We first saw Desire at the Season 8 finale when her collaborative performance with Masai Sepuru hoisted him to victory. As the only poet to make it to the Top 5 every time she competed in the slam, it is no surprise that she’s made it to the final Top 5 this season.
What did it take to get you to the Top 5? Please tell us about your journey in the league?
Considering that I am fairly new to poetry and I still have a lot to learn, I am surprised and intimidated by the position in the final top 5 but at the same time, it encourages me to not sleep on myself and explore the possibilities of what I can be as a poet.
Getting on the Word N Sound stage every month and opening up has been an educational journey. It takes guts to do that, to expose yourself like that and other times it makes you feel vulnerable. So throughout the League, I’ve learned to grow a thicker skin and embrace the purpose of criticism, to identify teaching moments and advice that is meant to uplift me. I still have a long way to go but being in the Word N Sound Poetry League has helped me find my path.
What has been the biggest lesson learnt through this slam?
The biggest lesson I learned through this slam is to be daring. When I started slamming in the Word N Sound Poetry League in March, I was testing the waters because I did not think that I would get here. I didn’t even regard myself as a poet at the time. But after coming back to the stage every month, I began to take myself more seriously and realize that this is my magic and I should stretch it out into the universe.
This year’s slam has been male-dominated. How do you feel we can make it more womxn friendly in the future?
In my experience, Word N Sound has been womxn friendly and I believe that as time goes on more womxn will come forth and share their poetry. The womxn who have come up to the stage this year have delivered phenomenal pieces the fact that most of the time the top 5 was dominated by male poets, does not mean that womxn’s poetry is worth any less. It’s all a matter of time and encouragement. We are still in the process of creating spaces where womxn feel safe and comfortable enough to speak up after a very long time of being silenced.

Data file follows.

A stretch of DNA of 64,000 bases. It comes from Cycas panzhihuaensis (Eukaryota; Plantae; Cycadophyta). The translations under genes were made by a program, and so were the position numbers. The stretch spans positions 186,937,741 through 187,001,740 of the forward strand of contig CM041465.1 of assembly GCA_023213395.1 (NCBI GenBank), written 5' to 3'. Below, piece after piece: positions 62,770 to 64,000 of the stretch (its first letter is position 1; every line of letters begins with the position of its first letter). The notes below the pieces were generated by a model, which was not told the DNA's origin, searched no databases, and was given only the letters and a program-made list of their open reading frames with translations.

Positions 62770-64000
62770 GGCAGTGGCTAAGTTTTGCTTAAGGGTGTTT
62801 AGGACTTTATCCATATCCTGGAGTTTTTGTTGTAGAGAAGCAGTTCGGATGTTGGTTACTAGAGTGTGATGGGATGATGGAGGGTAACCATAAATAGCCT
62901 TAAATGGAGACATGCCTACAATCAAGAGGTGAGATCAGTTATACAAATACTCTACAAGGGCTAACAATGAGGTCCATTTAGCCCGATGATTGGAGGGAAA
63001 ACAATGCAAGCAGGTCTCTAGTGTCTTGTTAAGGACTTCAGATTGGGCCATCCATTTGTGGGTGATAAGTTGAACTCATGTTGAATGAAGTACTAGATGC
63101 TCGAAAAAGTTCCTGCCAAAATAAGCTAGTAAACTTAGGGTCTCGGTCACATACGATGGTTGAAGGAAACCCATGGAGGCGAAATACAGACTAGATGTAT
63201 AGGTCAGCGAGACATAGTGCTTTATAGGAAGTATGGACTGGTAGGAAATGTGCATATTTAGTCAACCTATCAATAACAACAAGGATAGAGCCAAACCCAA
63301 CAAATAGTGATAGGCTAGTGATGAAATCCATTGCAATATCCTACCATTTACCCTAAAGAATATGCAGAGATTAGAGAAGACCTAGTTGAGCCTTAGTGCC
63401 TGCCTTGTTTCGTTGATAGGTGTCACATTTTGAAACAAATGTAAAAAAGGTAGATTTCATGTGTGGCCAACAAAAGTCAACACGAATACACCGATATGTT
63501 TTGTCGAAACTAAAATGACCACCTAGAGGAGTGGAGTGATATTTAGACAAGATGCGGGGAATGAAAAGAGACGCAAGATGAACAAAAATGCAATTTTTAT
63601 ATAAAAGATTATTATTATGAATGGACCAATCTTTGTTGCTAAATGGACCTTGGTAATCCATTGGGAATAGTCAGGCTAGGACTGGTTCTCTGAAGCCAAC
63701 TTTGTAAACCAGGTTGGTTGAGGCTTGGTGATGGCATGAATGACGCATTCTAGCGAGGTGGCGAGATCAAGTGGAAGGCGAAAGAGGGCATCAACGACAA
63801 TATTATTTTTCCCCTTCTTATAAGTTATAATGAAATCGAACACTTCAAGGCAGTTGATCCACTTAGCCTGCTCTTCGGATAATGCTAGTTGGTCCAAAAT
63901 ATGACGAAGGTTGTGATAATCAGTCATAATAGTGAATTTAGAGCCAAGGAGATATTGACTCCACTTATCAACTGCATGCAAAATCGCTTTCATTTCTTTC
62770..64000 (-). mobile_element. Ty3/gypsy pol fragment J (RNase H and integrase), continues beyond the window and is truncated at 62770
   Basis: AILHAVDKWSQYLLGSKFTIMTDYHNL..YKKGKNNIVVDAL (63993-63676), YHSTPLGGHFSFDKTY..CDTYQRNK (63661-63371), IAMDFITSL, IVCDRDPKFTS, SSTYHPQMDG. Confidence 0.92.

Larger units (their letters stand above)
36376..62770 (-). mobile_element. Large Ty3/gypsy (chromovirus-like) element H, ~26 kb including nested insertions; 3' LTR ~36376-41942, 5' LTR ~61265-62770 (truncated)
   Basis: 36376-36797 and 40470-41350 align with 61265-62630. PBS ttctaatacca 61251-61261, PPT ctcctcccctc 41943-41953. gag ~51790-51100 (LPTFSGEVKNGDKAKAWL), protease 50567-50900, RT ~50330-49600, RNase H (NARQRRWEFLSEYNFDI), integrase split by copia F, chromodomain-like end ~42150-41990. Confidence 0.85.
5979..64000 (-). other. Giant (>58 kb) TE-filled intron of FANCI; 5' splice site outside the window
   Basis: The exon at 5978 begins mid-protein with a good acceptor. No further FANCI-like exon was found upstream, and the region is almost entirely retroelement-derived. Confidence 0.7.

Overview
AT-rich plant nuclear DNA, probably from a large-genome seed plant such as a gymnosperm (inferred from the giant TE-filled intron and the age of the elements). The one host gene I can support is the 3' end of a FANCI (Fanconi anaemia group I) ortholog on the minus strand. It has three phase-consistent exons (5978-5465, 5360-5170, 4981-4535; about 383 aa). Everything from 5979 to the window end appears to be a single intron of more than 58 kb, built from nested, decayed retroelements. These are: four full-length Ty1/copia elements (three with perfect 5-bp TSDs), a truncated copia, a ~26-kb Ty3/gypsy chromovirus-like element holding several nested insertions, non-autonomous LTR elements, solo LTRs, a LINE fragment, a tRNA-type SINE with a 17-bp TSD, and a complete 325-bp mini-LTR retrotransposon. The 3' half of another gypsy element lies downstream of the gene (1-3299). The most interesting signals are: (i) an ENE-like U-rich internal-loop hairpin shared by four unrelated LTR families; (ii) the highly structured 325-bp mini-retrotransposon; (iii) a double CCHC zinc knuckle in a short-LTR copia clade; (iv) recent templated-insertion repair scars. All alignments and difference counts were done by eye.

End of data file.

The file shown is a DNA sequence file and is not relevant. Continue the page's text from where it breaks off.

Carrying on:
Which performance has been your best? Why did it stand out for you?
My best performance to me was when I performed This Is Not A Poem in the 7th episode. The poem itself was inspired by one of the battles that leave us mournful as a society, drug abuse. However, I feel that we forget that drug abuse is a symptom of a deeper trauma so much so that we end up drawing conclusions about the people who live on the streets because of it. I’ve watched us shun drug addicts and cast them aside like they are just expendable. We do not try to find the roots to the drug abuse, we do not even consider the factors that might have contributed to the person’s drug abuse. We pretend that it was their fault and they should’ve made better choices but what we do not realize is that anybody can end up abusing drugs and there are different unimaginable reasons why. So I wrote that poem to teach myself and everyone who hears the poem to empathize with the people whose lives have been destroyed by drugs and not just rush in with judgement. And hopefully, that would be the beginning of a healing process.
So my best performance was not really about the results of the slam but what the poem means to me.
Who is your biggest threat in this finale and why?
This is a tough one. All four poets are amazing writers and I can’t even imagine what they must be preparing for the finale so it’s safe for me to say that all four of them are my enemies until after the slam
Join us for the Word N Sound Poetry League Season 9 finale on Sat 5 Oct at the Con Cowan Theatre in Auckland Park. This finale will see 5 formidable opponents in a battle to be crowned the 2019 Poetry League Champion.